Penguin, Puffin and the Paperback Revolution
Children's author Michael Morpurgo tells the story of Penguin books, which was founded 75 years ago by his father-in-law, Allen Lane. The idea for the iconic publishing house came when Allen was waiting for a train to take him from Exeter back to London. He went into a bookshop to look for something to read and all he found were badly produced, low quality books with gaudy covers. He realised that there was a gap in the market for high quality, well designed paperbacks available to everyone at the price of a packet of cigarettes.
Michael grew up in a house that was especially full of Penguins and Puffins because his step-father, Jack Morpurgo, was one of the editors there. He remembers being intimidated as a child when Sir Allen Lane came over for dinner. When they met again, Michael was in his late teens and had fallen in love with Allen's eldest daughter Clare. They decided to get married - something Lane was not overjoyed about. It was only seven years later that Allen Lane died of cancer, so Michael never really got to know his father-in-law and never understood what had motivated him.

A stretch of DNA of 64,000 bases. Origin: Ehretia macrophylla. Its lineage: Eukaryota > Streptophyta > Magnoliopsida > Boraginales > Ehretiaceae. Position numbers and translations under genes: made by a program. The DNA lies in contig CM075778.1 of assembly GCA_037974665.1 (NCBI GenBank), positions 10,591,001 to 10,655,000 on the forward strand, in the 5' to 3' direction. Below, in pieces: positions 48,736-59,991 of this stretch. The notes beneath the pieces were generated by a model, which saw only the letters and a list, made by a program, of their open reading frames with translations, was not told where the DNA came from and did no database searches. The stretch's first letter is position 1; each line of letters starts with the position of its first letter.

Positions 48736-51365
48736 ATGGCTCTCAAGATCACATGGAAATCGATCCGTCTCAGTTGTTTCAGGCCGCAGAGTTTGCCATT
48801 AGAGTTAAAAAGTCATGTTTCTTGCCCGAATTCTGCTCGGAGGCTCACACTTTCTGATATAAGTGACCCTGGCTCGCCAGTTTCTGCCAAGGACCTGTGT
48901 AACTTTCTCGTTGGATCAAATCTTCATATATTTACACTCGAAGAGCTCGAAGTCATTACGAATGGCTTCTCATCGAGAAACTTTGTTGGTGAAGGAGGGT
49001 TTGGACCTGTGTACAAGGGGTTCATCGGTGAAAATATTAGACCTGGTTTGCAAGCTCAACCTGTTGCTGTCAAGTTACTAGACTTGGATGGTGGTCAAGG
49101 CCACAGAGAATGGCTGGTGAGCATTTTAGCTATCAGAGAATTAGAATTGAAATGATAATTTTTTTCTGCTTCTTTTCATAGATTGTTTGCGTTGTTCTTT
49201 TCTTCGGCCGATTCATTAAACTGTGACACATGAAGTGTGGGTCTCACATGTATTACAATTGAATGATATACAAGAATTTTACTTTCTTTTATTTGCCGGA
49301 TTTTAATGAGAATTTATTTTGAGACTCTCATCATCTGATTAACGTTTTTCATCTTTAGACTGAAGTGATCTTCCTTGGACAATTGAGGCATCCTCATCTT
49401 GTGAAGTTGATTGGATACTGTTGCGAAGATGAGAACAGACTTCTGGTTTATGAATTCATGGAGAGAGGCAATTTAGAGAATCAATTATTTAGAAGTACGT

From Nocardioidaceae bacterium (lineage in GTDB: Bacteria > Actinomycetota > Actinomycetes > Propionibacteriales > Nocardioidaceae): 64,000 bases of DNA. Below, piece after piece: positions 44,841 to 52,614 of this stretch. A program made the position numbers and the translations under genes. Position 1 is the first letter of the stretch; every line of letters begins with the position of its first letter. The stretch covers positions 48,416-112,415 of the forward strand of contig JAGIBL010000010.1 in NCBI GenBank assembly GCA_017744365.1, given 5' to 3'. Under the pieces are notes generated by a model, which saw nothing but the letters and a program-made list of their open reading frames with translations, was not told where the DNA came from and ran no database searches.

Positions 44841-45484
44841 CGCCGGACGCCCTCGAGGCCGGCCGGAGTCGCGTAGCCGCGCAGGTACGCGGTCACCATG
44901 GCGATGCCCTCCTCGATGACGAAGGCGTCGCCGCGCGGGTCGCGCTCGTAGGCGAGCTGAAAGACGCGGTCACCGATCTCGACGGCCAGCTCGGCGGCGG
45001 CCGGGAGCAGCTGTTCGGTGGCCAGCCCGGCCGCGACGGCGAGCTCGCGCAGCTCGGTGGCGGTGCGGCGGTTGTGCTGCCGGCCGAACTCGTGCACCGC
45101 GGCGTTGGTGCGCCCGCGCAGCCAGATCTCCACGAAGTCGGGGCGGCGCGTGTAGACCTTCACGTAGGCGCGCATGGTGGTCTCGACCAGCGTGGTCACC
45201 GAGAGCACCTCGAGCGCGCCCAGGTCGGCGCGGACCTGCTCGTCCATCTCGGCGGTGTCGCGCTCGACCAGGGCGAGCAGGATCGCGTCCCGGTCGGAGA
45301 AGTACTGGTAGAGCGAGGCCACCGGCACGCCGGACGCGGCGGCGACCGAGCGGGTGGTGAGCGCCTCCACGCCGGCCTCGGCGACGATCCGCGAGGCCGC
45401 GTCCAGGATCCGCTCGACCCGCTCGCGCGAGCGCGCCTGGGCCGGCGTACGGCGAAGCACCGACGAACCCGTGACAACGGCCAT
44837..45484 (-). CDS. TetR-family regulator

In this programme, he delves into the Penguin archives and meets with family members and historians to uncover how Allen - who was not a literary man and left school at 16 - went on to revolutionise the publishing industry and change the way the nation reads. He explores the impact of Puffins, launched in 1940, on children's relationships with books and he reflects on what Lane felt about the infamous 'Lady Chatterley's Lover' trial in 1960.
He also hears from Penguin authors Nick Hornby and Sue Townsend about what it feels like to be part of publishing history.
Producer: Susie Warhurst
A Unique production for BBC Radio 4.